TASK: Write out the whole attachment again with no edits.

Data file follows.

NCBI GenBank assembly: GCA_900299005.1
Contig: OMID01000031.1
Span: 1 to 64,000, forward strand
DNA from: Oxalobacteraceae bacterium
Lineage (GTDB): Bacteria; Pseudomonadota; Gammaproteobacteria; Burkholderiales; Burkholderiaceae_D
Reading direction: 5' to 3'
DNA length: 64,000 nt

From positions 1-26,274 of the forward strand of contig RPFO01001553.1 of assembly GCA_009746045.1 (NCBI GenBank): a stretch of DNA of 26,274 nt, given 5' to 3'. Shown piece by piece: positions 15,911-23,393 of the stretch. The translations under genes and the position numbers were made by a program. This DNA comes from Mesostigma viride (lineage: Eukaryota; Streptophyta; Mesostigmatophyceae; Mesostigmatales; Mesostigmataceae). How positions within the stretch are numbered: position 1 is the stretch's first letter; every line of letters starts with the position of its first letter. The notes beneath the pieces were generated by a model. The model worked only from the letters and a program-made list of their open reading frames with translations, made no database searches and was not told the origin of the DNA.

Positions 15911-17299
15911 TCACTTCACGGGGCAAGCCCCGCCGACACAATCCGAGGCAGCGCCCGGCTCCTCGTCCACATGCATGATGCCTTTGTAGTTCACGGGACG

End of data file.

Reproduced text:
NCBI GenBank assembly: GCA_900299005.1
Contig: OMID01000031.1
Span: 1 to 64,000, forward strand
DNA from: Oxalobacteraceae bacterium
Lineage (GTDB): Bacteria; Pseudomonadota; Gammaproteobacteria; Burkholderiales; Burkholderiaceae_D
Reading direction: 5' to 3'
DNA length: 64,000 nt

From positions 1-26,274 of the forward strand of contig RPFO01001553.1 of assembly GCA_009746045.1 (NCBI GenBank): a stretch of DNA of 26,274 nt, given 5' to 3'. Shown piece by piece: positions 15,911-23,393 of the stretch. The translations under genes and the position numbers were made by a program. This DNA comes from Mesostigma viride (lineage: Eukaryota; Streptophyta; Mesostigmatophyceae; Mesostigmatales; Mesostigmataceae). How positions within the stretch are numbered: position 1 is the stretch's first letter; every line of letters starts with the position of its first letter. The notes beneath the pieces were generated by a model. The model worked only from the letters and a program-made list of their open reading frames with translations, made no database searches and was not told the origin of the DNA.

Positions 15911-17299
15911 TCACTTCACGGGGCAAGCCCCGCCGACACAATCCGAGGCAGCGCCCGGCTCCTCGTCCACATGCATGATGCCTTTGTAGTTCACGGGACG